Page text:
Differentiating between a Voltage Regulator and LDO

Discussion in 'Power Electronics' started by Byron.govender1, Aug 29, 2017.

  1. Byron.govender1

    Thread Starter New Member

    Aug 6, 2017
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    Good day

    I would just like someone to clear up something for me, according to my research when I use an 7812 Voltage Regulator and my input is 13.6v my output is still 13.6v. Is this because the 7812 requires a minimum of 14.5v to give me the desired 12v output?

    Also if I had to rather use an LM2940CT-12 Voltage Regulator(LDO) for my function would this be a better option? My input is 13.6v and the load should be approximately 0.5A. I need to get it down to 12v and 0.5A.
     
  2. jayanthd

    Active Member

    Jul 4, 2015
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    1. Yes. It is better to have 12V (Vout) + 3.0V = 15.0V at the input of 7812.

    2. Power supply should be able to provide current required by the load. If load requires say 3A then it is better to use a 5A power supply.

    So, In your case if load requires max 500 mA then you can go with 750 mA or 1A power supply.

    See if you can use LM2756-12 or is it (LM2576). 12V Buck Regulator which is a better option. I have not checked its datasheet recently but see if it gives 12V out for 13.6V in.
     
  3. crutschow

    Expert

    Mar 14, 2008
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    How better?
    I see no advantage and several disadvantages to using a switching regulator instead of an LM2940CT-12 LDO for a 12V output with a 13.6V input.
    The switching regulator is more complicated with more parts and has a much noisier output.
    And the LDO would have an efficiency of 12/13.6 = 88% which is likely not much worse than the switcher.
     
  4. ebeowulf17

    Well-Known Member

    Aug 12, 2014
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    Perhaps I've misunderstood how dropout voltage specs work, but I don't think that's correct.

    My understanding was that there's a specific dropout voltage for any given amount of current through a linear regulator (each regulator has a different current vs. dropout voltage curve.) For whatever current you're drawing through the regulator, if your input voltage is higher than the target voltage plus the dropout voltage, you'll get a regulated output at the target voltage. However, if your input voltage is lower than that, your output voltage will be unregulated, and it will be the input voltage minus the dropout voltage.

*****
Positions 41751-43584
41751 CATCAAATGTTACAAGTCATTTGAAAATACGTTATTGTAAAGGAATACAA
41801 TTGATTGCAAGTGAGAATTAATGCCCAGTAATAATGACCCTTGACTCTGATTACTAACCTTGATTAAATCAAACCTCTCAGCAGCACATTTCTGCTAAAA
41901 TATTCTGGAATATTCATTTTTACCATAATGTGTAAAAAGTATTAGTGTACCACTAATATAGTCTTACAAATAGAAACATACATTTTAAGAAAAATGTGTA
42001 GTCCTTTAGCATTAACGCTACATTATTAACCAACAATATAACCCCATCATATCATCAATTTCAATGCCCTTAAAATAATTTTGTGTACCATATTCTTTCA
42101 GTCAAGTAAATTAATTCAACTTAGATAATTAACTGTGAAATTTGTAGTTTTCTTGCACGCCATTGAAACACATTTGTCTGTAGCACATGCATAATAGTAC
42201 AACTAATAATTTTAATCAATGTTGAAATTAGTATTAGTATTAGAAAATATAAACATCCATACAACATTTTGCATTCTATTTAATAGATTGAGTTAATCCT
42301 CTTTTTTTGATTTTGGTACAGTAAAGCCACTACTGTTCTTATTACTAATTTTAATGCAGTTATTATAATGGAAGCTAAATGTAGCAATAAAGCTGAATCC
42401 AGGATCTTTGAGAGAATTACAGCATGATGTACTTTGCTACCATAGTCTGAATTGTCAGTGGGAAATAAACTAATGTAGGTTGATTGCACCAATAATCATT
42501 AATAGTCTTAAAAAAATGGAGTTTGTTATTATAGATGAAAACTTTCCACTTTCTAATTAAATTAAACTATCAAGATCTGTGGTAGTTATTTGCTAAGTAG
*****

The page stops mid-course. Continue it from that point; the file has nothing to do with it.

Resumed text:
In other words, the voltage at the output will always be lower than the voltage at the input, by at least the dropout voltage. So in your example, if you supply 13.6V and your load draws current corresponding to a 2.5V drop, you'd expect to see 11.1V output, not 13.6. For what it's worth, it looks like the dropout voltage is a little lower than that I'm most cases - I just used 2.5V because that number was implied in your 14.5V to get 12V example.

    Hopefully the experts will come along and correct me if I've described this incorrectly.
     
  5. RichardO

    Senior Member

    May 4, 2013
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    This is not quite right. The 7812 requires a minimum of about 2.5 volts from its input to output to work properly. This is called dropout voltage. So, if you input 13.6 volts the best you can expect from the regulator output is 13.6 volts - 2.5 volts = 11.1 volts.

    With 14.5 volts the 7805 might just barely regulate the voltage to 12 volts: 14.5 volts -2.5 volts =12.0 volts. The problem here is that at extreme conditions of temperature and over time the regulator will drift and not be able to supply the 12 volts.

    edit: Drat. @ebeowulf typed faster and has a better expanation.
     
    Last edited: Aug 29, 2017
  6. Byron.govender1

    Thread Starter New Member

    Aug 6, 2017
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    Thanks for the response guys but what I've noticed in testing is that the 7812 doesn't regulate when the input voltage is too low so basically the LM2940CT-12 will function even when there's a tenth increase in the input supply to regulate it to 12v
     
  7. ebeowulf17

    Well-Known Member

    Aug 12, 2014
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    I'm not sure I understand what you mean here. A tenth increase from what to what? Are you saying that below 12V, the output is the nearly same as the input, and that any input above 12.1V results in a regulated output? If so, that might make perfect sense, depending on your load:
    IMG_2385.PNG
    At 100mA of current, you'd expect to see 0.1V dropout voltage.